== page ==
The Radical Nature – Art and Architecture for a Changing Planet 1969-2009 exhibition, which is currently on at the Barbican Gallery (previously covered by Régine) also consists of several off-sites. They aim to engage with the city of London and make some of the themes of the show more palpable and real, if you want.
Rendering of the Mill, view from Dalston Lane (from EXYZT’s Flickr)
I went to visit the double piece which is located in London’s North-East district of Dalston where both a re-staging of a work from the exhibition, Agnes Denes‘ Wheatfield, A Confrontation and a new commission, The Dalston Mill by Paris-based experimental architects EXYZT. The site itself is part of an abandoned railway line (the Dalston Junction Eastern Curve) and had recently been filled in with gravel to be used as a car park. Both pieces in fact form a temporary functional ensemble and eventually the mill will be processing grains from the field when the wheat is ready to be harvested.
The Wheatfield and the Dalston Mill, two days after opening
The field is basically a re-creation of the Manhattan field from 1982, but it’s much smaller and the backdrop is quite different, in that case an abandoned house and the Kingsland Shopping Centre, which is so absolutely puzzling in terms of style that it actually makes an intriguing and very London-like backdrop for the piece. The stark contrast between local production of food and the front-end of its industrialized production also makes for a nice update to the ‘confrontation’ side of the original piece. One could even say that it is being inverted in an interesting way as the 1982 version was partly about exporting the harvested grains to 28 cities worldwide and planting them there. Visitors are invited to sit by the field and, considering that it is jammed in between extremely busy streets and several construction sites, it feels like an island of peace in one of the madder areas of London.
The mill itself was designed by EXYZT, a collective that many Londoners are familiar with through their Southwark Lido, a temporary structure they created in 2008 together with Sara Muzio for the Architecture Foundation and which was based around the idea of “a community of users actively creating and inhabiting their urban environment [as] key to generating a vibrant city”. Sara is part of this project as well, creating a documentary about it and was working in the Mill’s bakery when I got there. She explained that this project, although consisting of a very different setup, is built around the same ideas of the ‘functional city’. Here, structures, apart from providing shelter, can also take on tasks like generating electricity or grinding wheat and provide a shared platform for the local residents.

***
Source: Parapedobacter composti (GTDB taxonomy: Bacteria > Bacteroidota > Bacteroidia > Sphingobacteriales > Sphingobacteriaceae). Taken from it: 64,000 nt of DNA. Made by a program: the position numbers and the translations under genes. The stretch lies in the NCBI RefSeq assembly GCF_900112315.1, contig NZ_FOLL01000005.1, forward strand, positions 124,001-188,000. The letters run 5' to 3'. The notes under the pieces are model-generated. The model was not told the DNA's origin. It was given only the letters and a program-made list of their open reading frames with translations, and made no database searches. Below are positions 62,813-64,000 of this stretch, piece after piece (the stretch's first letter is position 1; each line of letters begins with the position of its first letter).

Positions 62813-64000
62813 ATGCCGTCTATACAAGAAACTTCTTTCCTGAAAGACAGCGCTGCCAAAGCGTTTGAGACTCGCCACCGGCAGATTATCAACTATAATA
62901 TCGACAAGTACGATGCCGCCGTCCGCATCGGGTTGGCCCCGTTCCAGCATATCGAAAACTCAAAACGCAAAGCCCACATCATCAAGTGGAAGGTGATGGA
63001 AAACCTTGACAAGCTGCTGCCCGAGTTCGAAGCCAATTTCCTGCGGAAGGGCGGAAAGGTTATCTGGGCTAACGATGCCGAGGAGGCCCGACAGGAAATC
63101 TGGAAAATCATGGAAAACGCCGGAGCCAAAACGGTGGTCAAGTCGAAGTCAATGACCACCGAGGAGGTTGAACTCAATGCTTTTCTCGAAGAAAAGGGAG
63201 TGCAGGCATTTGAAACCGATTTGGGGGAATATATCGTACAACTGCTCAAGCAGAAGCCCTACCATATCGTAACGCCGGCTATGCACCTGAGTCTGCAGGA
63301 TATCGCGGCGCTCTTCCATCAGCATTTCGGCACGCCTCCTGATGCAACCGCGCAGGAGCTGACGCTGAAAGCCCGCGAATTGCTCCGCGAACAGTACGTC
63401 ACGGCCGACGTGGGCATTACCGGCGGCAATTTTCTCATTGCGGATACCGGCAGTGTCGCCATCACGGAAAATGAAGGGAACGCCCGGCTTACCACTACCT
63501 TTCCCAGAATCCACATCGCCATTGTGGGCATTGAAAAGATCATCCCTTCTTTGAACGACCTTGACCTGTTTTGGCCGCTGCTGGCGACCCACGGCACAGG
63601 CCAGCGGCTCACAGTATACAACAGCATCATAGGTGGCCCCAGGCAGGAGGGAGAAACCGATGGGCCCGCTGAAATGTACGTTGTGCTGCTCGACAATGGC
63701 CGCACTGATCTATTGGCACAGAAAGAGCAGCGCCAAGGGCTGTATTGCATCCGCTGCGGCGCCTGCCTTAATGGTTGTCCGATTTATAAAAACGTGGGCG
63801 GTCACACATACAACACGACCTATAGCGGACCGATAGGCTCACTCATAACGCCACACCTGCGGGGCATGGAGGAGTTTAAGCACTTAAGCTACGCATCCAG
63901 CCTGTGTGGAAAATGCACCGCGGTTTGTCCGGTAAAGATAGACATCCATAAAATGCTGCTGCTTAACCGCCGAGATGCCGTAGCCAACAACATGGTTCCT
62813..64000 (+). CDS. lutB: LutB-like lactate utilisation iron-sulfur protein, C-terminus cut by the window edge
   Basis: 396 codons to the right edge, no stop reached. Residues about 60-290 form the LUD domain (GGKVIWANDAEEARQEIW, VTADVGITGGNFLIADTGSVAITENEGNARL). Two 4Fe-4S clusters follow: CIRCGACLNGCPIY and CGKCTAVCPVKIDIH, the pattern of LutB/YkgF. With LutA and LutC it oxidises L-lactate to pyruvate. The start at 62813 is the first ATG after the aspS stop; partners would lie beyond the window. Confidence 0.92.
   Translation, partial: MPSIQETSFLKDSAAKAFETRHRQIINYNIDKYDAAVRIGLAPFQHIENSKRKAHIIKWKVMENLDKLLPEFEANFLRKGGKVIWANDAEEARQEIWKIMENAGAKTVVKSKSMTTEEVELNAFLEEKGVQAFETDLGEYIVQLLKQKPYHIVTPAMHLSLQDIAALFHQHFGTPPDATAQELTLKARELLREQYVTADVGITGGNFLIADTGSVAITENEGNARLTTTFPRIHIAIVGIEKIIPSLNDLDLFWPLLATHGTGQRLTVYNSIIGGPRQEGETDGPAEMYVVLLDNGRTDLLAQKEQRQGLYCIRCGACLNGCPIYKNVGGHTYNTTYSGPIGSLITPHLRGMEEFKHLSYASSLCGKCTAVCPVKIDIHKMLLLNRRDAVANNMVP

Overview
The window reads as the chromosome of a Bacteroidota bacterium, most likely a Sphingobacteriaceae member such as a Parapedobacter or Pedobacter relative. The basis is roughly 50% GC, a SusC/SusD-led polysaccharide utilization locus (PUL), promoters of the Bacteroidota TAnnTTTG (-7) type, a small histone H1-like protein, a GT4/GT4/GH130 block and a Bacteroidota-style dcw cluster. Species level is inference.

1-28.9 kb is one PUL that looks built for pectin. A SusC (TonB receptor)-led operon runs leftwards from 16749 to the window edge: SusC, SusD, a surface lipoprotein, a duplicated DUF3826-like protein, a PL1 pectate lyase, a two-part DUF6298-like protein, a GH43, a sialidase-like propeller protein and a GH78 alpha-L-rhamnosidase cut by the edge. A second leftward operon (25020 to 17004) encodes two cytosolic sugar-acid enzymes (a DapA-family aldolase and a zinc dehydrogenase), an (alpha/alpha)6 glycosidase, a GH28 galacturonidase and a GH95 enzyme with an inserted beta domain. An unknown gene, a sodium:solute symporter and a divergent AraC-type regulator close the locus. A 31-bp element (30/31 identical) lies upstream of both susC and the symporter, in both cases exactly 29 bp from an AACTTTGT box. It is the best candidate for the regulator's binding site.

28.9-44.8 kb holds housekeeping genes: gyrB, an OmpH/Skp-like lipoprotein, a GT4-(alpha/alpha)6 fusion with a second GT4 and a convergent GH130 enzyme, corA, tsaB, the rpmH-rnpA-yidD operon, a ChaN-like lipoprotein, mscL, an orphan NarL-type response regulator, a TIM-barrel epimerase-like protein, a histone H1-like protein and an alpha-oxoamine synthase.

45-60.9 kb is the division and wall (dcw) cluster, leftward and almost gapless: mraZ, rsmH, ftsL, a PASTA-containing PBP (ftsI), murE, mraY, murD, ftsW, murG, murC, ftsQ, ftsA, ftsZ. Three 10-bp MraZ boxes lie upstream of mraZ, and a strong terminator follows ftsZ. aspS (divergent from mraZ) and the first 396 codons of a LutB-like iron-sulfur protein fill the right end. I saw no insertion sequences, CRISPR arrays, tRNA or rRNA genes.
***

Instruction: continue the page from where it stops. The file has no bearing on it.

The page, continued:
The servo pole, gears and modified wheat grinder
The mill itself is 16 meters high and the main structure is built from a scaffolding typically used in construction. The six hemispherical sweeps at the top have been made from resin and are arranged in a hexagon. From there, a servo pole leads down to the bar area where it meets a small customized grain grinder which, whenever the wind moves the big structure above is making a few turns. Interestingly, there is also a series of gears which drives a small generator that is charging a battery which at night powers bars of LEDs in different corners to light up the building.
It all moves very slowly and does neither generate a lot of flour nor energy, but it’s fascinating to see how the attempt on creating a somewhat autonomous structure in the middle of a highly developed cityscape actually works and above all creates a very pleasant space around itself. However, to drive things like fridges and music, the mill has to have a secondary circuit which actually hooks into the mains because the wind does not generate enough power. It would be interesting to further look at how something like the Kingsland Shopping Centre and an ensemble of Mill and Wheatfield actually compare, as functional spaces and in relation to the absolute space they occupy in a city.
Architect Sara Muzio making focaccia using flour from the Mill
The Dalston Mill and the Wheatfield is unfortunately only up for three weeks in total and will close on August 6th, so make sure you go check it out if you are in London. It is open daily from 2-10pm, and there is a program of events scheduled (including a conversation with EXYZT about ‘pirate architecture’ on August 2nd) which mainly focuses on notions around community and sustainability.
Entrance by the Peace Mural on Dalston Lane, between Ashwin Street and Hartwell Street, London E8.